A ‘green’ group’s St. Patrick’s Day surprise

St. Patrick’s Day was never my favorite day. When I was in elementary school, there was a tradition that if you didn’t wear green that day, it was open season on being pinched. I didn’t own any green clothing, so I was always a target.

I remember scanning my scant wardrobe for any article of clothing, perhaps a plaid fabric, that might have a hint ‘o’ the green. I never found anything that would dissuade the pinchers. My parents were northern Indiana transplants, so we weren’t Notre Dame fans. My mom, who grew up in New York, had a bit of an anti-Irish bent. The pinching tradition turned me off the holiday for years. 

During college, when I became a basketball fan and my Indiana Hoosiers were a perennial national power (ancient history!), my opinion of St. Patrick’s Day softened. One week of the NCAA men’s basketball tournament always coincided with St. Patrick’s Day, so I often found myself in drinking establishments surrounded by revelers festooned in green. In one particular incident that is burned in my memory, I was seated at a sports bar table with some guy I didn’t know who was brandishing a bottle of green food coloring. He had taken it upon himself to color everyone’s beer green. I was wearing a new pair of white Nike tennis shoes. When I woke up the next day, my shoes were spattered with green spots. Go Irish!

There was also a year when my employer sponsored a St. Patrick’s Day party. I somehow ended up with the half-full “pony keg” of green beer in my apartment. A friend and I did our best to empty it. Not to be too descriptive, but there was plenty of “green” for days after.

But nothing I had experienced on any St. Patrick’s Day prepared me for the celebration I experienced in Chicago five years ago. Ironically, it was with a church youth group.

Our group managed to smile despite adversity in our trip to a festive Chicago.

The pastor at my church had been in the ministry for forty years. He sometimes led the confirmation class for young people contemplating becoming members of our congregation. A part of the class was a trip to The Art Institute of Chicago where he would lead a tour focused on religious art. He looked at his calendar, and picked a Saturday that fit in his schedule: March 17, 2018. What does a Methodist pastor know of St. Patrick’s Day festivities?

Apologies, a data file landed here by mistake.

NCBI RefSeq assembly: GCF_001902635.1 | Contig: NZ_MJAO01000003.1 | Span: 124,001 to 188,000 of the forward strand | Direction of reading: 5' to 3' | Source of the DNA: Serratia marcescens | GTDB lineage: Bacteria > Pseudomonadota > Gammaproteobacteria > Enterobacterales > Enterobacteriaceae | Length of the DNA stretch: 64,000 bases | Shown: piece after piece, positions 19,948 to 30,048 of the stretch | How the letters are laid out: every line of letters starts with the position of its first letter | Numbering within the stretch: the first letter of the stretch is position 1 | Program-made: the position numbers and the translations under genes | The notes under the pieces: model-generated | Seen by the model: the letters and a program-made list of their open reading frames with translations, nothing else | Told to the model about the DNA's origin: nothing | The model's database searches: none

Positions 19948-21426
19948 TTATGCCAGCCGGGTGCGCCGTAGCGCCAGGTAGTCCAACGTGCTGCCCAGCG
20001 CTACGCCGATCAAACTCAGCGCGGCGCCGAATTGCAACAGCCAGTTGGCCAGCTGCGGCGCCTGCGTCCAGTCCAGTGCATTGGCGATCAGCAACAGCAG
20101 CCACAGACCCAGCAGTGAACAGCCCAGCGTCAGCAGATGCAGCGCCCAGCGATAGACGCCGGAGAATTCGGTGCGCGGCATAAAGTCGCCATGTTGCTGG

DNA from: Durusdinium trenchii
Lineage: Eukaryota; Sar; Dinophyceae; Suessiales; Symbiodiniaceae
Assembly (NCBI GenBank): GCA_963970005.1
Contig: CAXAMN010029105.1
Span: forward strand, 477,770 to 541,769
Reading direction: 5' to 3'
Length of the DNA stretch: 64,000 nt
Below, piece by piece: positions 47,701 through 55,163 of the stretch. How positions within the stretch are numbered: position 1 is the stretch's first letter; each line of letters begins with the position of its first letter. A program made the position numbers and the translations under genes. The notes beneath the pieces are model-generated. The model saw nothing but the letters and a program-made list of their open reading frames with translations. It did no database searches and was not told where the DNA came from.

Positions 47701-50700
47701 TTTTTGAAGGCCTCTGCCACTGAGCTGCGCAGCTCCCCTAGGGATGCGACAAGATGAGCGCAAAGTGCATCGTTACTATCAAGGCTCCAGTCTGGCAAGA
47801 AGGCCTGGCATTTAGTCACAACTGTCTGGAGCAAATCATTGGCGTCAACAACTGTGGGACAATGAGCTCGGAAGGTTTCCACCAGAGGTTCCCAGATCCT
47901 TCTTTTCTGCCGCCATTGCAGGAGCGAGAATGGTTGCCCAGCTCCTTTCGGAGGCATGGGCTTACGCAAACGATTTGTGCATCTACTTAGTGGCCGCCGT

When somebody pointed out to the pastor that his selected day fell on St. Patrick’s Day, he thought his choice was fortuitous. After all, with everybody celebrating in the streets of downtown Chicago, our group would have the Art Institute to itself. While that turned out to be true, the getting there and getting out did not go smoothly.

Chicago hosts one of the country’s largest St. Patrick’s Day celebrations. Some estimates state more than two million people descend on downtown for the parade and the party that ensues. When our group drove into the city from the south, we realized that the entire center of town had been blocked off to traffic. We parked at Navy Pier, leaving us a walk of more than two miles to the art museum. A walk like that on a normal day would take around 45 minutes. On this day, it took us two and a half hours. 

As our group of four adults and five youths worked our way west to Michigan Avenue it became apparent that we were in for some delays. The crowds, clad in green, packed the sidewalks and parts of some streets. When we made it to the Michigan Avenue bridge over the Chicago River, the clog of people came almost to a standstill.

Part of the reason for the jam was the traffic lights were not adjusted for the amount of pedestrian traffic, so each turn of the light let only a few people through at a time. The other big reason for the delay was that it seemed like everyone was snapping selfies of themselves on the bridge above the green-dyed Chicago River. In all, it took us forty minutes just to cross the bridge. 

Everyone stops on the bridge to photograph the green Chicago River, blocking pedestrian traffic.

When we finally got to the south side of the river, the crowd became more densely packed. Our group decided to find a place to eat and wait out the end of the parade. Of course all the street-level restaurants were packed. We ended up dining in the basement cafeteria of one of the downtown department stores. It was the calm before the storm.

By the time we emerged from the basement, the parade had concluded. Michigan Avenue was mostly closed to car traffic, although somehow a few cars had snuck onto the streets. People were still milling about, but they seemed to be enjoying walking in the middle of a normally busy, big city street.

We paused on the outdoor walkway of the Art Institute for a couple of pictures and then entered the mostly empty and quiet museum. I don’t remember how long we were in the Art Institute, but during the time we were there, downtown Chicago morphed from a city of happy parade attendees into the Windy City version of Sodom and Gomorrah. 

The crowds were packed into every open space available, plastic cups of their favorite beverages clutched in their hands as the pungent smell of marijuana wafted everywhere. Fistfights broke out and police hustled to the latest outbreak of violence. Our little group, with the kids wide-eyed, got separated at one point. I don’t know how we eventually found each other. I can admit it now, I was scared.

Thankfully, the walk back to Navy Pier was faster than the walk into downtown. The confirmands went to Chicago to get an art education. Instead they got a real-world lesson in debauchery. My pastor, now retired, called it the most embarrassing event in his ministerial career.  

I try to look on the bright side. At least I didn’t get pinched.